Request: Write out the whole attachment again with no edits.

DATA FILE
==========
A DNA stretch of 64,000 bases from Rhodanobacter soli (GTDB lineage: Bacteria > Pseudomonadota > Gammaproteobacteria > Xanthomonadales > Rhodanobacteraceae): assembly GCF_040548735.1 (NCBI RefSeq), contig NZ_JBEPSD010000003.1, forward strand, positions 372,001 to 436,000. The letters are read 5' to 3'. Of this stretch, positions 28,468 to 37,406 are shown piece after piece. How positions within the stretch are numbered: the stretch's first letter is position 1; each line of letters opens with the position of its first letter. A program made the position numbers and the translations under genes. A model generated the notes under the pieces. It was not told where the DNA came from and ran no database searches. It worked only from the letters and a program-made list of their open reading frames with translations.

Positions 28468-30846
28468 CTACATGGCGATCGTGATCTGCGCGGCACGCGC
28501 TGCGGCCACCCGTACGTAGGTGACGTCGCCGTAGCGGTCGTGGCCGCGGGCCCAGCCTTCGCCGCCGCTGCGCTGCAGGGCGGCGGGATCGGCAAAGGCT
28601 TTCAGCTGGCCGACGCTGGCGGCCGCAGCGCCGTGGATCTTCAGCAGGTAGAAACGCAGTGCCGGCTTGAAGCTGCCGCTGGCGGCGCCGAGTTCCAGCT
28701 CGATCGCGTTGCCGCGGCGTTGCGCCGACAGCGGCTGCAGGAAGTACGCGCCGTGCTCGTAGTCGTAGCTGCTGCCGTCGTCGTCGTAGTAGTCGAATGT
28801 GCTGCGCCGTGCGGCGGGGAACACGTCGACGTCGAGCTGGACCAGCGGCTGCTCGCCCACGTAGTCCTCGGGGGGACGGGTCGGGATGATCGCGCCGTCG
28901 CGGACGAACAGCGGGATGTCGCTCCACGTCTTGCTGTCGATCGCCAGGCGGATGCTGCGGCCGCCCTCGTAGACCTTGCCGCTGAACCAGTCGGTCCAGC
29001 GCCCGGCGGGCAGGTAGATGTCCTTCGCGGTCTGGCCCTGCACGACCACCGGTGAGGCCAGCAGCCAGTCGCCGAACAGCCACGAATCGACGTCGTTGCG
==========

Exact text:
A DNA stretch of 64,000 bases from Rhodanobacter soli (GTDB lineage: Bacteria > Pseudomonadota > Gammaproteobacteria > Xanthomonadales > Rhodanobacteraceae): assembly GCF_040548735.1 (NCBI RefSeq), contig NZ_JBEPSD010000003.1, forward strand, positions 372,001 to 436,000. The letters are read 5' to 3'. Of this stretch, positions 28,468 to 37,406 are shown piece after piece. How positions within the stretch are numbered: the stretch's first letter is position 1; each line of letters opens with the position of its first letter. A program made the position numbers and the translations under genes. A model generated the notes under the pieces. It was not told where the DNA came from and ran no database searches. It worked only from the letters and a program-made list of their open reading frames with translations.

Positions 28468-30846
28468 CTACATGGCGATCGTGATCTGCGCGGCACGCGC
28501 TGCGGCCACCCGTACGTAGGTGACGTCGCCGTAGCGGTCGTGGCCGCGGGCCCAGCCTTCGCCGCCGCTGCGCTGCAGGGCGGCGGGATCGGCAAAGGCT
28601 TTCAGCTGGCCGACGCTGGCGGCCGCAGCGCCGTGGATCTTCAGCAGGTAGAAACGCAGTGCCGGCTTGAAGCTGCCGCTGGCGGCGCCGAGTTCCAGCT
28701 CGATCGCGTTGCCGCGGCGTTGCGCCGACAGCGGCTGCAGGAAGTACGCGCCGTGCTCGTAGTCGTAGCTGCTGCCGTCGTCGTCGTAGTAGTCGAATGT
28801 GCTGCGCCGTGCGGCGGGGAACACGTCGACGTCGAGCTGGACCAGCGGCTGCTCGCCCACGTAGTCCTCGGGGGGACGGGTCGGGATGATCGCGCCGTCG
28901 CGGACGAACAGCGGGATGTCGCTCCACGTCTTGCTGTCGATCGCCAGGCGGATGCTGCGGCCGCCCTCGTAGACCTTGCCGCTGAACCAGTCGGTCCAGC
29001 GCCCGGCGGGCAGGTAGATGTCCTTCGCGGTCTGGCCCTGCACGACCACCGGTGAGGCCAGCAGCCAGTCGCCGAACAGCCACGAATCGACGTCGTTGCG